This box is all the more extraordinary for remaining in such pristine condition. The red paint appears to be original and the carving has experienced little wear from the ravages of time. As such, the punch and gouge decorations on the corners of the box remain crisp and visible. The box’s top is made from one large piece of yellow pine and, as the saw kerfs evident on its corners indicate, its raised field was formed using a simple hand saw. The box even retains its original lock and key.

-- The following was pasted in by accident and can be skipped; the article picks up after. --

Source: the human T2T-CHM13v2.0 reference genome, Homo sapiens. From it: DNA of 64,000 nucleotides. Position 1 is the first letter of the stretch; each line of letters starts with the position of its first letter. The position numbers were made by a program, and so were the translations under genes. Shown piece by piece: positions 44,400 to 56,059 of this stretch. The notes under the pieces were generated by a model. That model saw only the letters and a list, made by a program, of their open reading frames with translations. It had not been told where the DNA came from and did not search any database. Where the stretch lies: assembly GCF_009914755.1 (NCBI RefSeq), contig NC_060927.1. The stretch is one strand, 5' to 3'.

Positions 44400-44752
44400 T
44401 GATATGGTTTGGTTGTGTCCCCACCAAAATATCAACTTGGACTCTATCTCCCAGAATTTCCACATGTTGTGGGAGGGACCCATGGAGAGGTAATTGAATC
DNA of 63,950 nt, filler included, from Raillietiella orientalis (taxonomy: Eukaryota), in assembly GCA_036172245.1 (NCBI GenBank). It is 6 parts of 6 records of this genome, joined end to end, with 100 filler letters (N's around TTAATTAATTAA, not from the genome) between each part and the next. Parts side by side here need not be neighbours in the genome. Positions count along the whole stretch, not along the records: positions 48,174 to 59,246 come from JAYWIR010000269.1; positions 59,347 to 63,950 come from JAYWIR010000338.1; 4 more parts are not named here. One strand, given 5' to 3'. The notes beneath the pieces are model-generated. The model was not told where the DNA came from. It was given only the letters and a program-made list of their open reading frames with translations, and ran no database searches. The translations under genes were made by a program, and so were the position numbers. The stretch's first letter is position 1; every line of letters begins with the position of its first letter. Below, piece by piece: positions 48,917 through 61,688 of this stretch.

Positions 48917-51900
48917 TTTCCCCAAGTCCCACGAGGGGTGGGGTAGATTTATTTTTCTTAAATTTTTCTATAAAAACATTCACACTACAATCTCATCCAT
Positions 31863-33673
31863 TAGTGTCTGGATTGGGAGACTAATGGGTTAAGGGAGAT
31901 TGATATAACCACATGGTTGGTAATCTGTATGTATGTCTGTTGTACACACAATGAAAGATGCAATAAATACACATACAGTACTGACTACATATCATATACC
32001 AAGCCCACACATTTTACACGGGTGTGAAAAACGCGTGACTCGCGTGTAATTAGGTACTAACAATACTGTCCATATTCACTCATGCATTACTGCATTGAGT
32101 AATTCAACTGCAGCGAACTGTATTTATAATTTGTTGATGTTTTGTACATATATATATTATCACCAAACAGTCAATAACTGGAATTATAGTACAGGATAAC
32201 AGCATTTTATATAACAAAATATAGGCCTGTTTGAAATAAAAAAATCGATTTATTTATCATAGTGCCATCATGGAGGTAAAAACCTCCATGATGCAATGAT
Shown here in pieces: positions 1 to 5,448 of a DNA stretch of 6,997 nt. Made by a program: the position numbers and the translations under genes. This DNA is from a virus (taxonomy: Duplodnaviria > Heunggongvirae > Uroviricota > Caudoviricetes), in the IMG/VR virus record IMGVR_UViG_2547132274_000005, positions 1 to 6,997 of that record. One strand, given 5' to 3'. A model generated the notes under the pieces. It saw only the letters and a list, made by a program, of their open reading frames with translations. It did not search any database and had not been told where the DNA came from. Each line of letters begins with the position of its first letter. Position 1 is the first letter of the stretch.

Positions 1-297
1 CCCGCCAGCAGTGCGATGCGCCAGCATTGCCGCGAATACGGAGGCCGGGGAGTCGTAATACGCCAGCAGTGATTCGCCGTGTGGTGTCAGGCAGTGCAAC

The carving relates quite closely to that found on the front panels of two joined chests. One in the collection of the Henry Ford Museum (acc. no. 36.250.1) and the other in the George Dudley Seymour collection (acc. no. 1945.1.1170) at the Connecticut Historical Society-see Robert Bishop, American Furniture: 1620-1720, (Dearborn, MI: Edison Institute, 1975, p. 12 and George Dudley Seymour's Furniture Collection in the Connecticut Historical Society, (Hartford, CT: Connecticut Historical Society, 1958), no. 20). Another related box was once in the collection of the Connecticut Historical Society and was once part of the George Dudley Seymour collection (George Dudley Seymour Furniture Collection in the Connecticut Historical Society, (Hartford, CT: Connecticut Historical Society, 1958), no. 6). For additional information on the Stoughton shop tradition see Joshua W. Lane and Donald P. White III, “Fashioning Furniture and Framing Community: Woodworkers and the Rise of a Connecticut River Valley Town,” American Furniture 2005, (Milwaukee, WI: Chipstone Foundation, 2005), pp. 146-238 and Joshua W. Lane and Donald P. White III, The Woodworkers of Windsor: A Connecticut Community of Craftsmen and Their Work, 1635-1715, (Deerfield, Massachusetts: Historic Deerfield, Inc., 2003), pp. 57-68.
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